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Sarah Lynn Cunningham,

Co-Founder and Executive Director

Sarah Lynn is a licensed environmental engineer, educator and, for 50 years, activist.  (She started young, and is older than she looks!)  She holds two interdisciplinary degrees from University of Louisville: a Bachelor in Applied Science in environmental engineering and Master in Science in environmental education and history.  After retiring from civil service, she began applying her practical experience to achieving clients’ energy efficiency and renewable energy goals.  After joining the int'l Climate Reality Project and being licensed by Al Gore to give her version of "An Inconvenient Truth," she co-founded Louisville CAN.  Besides teaching for LCAN, she has taught UofL environmental engineering courses.

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Tim Darst, CPA,


Tim Darst is an environmental science instructor at Bellarmine University.  He founded and is the former Executive Director of the Kentucky Interfaith Power & Light, a non-profit organization helping people make the connection between theology and ecology.  He holds Master’s degrees in Environmental Education from the University of Louisville, and in Sustainability & Environmental Management from Harvard University.  He also serves on the boards of the Louisville Sustainability Council and Louisville Earth Walk, and on the Louisville Metro Government Waste Management District’s Advisory Committee.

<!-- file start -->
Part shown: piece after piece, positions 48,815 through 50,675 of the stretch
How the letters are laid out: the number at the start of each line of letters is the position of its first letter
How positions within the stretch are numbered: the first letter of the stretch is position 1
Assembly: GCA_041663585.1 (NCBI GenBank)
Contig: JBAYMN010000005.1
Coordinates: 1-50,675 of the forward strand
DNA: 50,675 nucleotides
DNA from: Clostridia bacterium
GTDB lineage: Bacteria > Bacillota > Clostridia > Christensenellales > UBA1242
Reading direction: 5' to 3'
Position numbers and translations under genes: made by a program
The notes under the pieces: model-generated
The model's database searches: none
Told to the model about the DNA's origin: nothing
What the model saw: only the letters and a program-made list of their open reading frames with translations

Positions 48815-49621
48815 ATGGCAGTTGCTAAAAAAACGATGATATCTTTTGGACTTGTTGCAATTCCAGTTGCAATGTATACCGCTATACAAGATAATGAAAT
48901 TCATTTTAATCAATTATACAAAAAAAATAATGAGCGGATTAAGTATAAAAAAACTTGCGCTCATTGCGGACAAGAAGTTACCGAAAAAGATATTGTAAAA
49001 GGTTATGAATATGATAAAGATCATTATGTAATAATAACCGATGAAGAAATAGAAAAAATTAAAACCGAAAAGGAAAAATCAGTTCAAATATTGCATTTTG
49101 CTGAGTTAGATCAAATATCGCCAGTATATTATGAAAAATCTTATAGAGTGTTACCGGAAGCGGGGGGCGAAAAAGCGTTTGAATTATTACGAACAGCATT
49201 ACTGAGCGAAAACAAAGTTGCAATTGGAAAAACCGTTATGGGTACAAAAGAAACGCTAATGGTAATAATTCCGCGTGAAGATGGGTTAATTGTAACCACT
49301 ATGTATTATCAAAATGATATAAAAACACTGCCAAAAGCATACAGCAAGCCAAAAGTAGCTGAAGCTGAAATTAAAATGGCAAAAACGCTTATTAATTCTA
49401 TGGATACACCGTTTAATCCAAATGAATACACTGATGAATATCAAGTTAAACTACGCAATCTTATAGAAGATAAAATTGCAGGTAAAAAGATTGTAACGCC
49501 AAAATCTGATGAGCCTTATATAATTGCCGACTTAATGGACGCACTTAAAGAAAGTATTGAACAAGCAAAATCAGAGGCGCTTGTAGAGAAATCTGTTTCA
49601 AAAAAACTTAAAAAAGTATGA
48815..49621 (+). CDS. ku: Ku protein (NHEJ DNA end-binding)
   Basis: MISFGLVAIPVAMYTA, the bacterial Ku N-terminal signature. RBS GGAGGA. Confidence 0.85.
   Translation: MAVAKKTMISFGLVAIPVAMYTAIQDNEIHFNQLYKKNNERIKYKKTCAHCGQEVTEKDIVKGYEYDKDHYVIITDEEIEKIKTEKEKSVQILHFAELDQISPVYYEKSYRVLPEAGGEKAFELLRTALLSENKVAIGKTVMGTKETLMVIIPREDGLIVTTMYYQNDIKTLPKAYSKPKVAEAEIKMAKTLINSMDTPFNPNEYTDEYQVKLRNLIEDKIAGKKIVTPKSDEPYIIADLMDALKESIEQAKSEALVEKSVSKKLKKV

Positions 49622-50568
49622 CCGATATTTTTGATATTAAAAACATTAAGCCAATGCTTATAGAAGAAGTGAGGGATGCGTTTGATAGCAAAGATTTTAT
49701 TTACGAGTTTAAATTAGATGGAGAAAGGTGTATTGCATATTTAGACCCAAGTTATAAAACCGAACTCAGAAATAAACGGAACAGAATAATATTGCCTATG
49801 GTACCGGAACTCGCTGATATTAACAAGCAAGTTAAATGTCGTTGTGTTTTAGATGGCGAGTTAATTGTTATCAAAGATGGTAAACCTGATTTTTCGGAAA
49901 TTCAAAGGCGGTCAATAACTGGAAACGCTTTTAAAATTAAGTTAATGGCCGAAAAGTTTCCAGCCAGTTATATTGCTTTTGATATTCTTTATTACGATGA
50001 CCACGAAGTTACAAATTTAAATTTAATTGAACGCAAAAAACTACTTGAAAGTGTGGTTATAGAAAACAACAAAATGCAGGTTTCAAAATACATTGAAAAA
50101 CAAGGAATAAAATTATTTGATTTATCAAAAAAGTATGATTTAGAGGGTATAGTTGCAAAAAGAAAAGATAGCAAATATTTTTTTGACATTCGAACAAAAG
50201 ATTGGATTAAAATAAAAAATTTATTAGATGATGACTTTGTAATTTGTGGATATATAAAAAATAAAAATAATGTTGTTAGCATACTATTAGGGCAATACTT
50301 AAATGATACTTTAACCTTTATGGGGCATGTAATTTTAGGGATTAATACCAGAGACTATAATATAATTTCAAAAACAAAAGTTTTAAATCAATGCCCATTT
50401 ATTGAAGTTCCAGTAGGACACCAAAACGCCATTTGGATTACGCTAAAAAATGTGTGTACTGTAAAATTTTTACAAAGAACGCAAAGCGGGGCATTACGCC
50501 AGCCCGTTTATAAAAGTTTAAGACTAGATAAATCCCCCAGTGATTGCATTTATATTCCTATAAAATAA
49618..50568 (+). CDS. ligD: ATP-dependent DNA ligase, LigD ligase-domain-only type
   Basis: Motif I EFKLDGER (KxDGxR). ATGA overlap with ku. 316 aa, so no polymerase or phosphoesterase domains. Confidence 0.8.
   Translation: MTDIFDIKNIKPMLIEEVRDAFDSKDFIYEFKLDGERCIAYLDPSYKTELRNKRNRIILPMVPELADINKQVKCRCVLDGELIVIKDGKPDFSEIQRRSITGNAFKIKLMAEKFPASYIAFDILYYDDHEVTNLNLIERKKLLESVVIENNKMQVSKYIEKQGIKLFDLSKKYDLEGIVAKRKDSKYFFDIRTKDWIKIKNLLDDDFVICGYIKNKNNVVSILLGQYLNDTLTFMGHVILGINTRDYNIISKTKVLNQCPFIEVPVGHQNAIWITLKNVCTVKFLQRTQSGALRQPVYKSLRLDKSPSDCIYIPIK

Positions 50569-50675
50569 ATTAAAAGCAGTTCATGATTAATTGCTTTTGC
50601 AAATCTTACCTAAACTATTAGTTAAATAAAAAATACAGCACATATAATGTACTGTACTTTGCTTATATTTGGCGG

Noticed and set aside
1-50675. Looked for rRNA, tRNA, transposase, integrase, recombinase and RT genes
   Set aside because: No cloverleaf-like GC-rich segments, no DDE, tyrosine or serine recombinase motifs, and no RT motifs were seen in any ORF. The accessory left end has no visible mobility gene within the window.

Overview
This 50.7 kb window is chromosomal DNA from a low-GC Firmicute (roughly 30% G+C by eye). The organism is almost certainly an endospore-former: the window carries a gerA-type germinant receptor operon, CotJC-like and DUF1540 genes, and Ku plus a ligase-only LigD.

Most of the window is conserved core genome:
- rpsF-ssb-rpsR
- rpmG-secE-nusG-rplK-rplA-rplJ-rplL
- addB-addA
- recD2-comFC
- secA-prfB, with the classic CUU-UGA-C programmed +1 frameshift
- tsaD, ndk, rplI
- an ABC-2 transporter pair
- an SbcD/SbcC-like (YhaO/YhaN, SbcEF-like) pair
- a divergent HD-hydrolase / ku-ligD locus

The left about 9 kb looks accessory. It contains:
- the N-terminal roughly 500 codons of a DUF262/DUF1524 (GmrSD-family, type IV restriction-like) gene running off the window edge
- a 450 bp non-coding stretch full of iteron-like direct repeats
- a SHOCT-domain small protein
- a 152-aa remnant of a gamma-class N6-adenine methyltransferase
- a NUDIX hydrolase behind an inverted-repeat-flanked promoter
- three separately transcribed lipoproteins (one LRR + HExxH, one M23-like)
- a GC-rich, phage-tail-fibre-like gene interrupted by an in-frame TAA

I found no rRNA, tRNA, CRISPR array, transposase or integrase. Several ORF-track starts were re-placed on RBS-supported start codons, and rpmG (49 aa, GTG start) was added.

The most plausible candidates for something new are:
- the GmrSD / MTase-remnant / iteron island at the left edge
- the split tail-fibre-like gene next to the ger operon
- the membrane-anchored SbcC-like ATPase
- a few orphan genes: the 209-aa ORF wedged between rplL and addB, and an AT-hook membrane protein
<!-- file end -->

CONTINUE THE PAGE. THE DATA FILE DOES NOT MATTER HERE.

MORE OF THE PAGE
Deb McChane

Deb recently retired from a career as an actuary and consultant, advising large employers and unions in the design, pricing and administration of their employee benefit programs. She earned a BS in actuarial science from the University of Nebraska. She is a longtime volunteer at the Family Community Clinic in Louisville.  In retirement, her focus is on social and environmental activism, gardening, hiking, biking, camping and serving on multiple committees and projects at her church. 

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Jada Csonka, Intern

Jada is currently a graduate student at the University of Louisville (UofL), studying Digital Politics, after earning a bachelor's degree in Political Science, also from UofL.  She is interested in the ways nonprofit organizations interact, and plans to assist LCAN in expanding on its digital impact.  She graduates soon and has begun interviewing for jobs.  (Digital politics is the study of how information technologies and politics interact.)


Art Williams, Counsel

Art has been an environmental attorney in Kentucky since 1978.  His positions have included serving as Commissioner of the state's Dept. for Environmental Protection from 1987-90 and director of the Metro Air Pollution Control District from 1997 to 2008.  During his time as the City's air pollution director, Art helped lead a community-wide stakeholder group in formulating a climate action plan with almost 200 specific strategies for reducing greenhouse gas emissions. He also served as co-chair of the Global Warming Committee for the national organization for air pollution officials and via that organization participated in several UN Framework Conventions on Climate Change, beginning with Kyoto in 1997.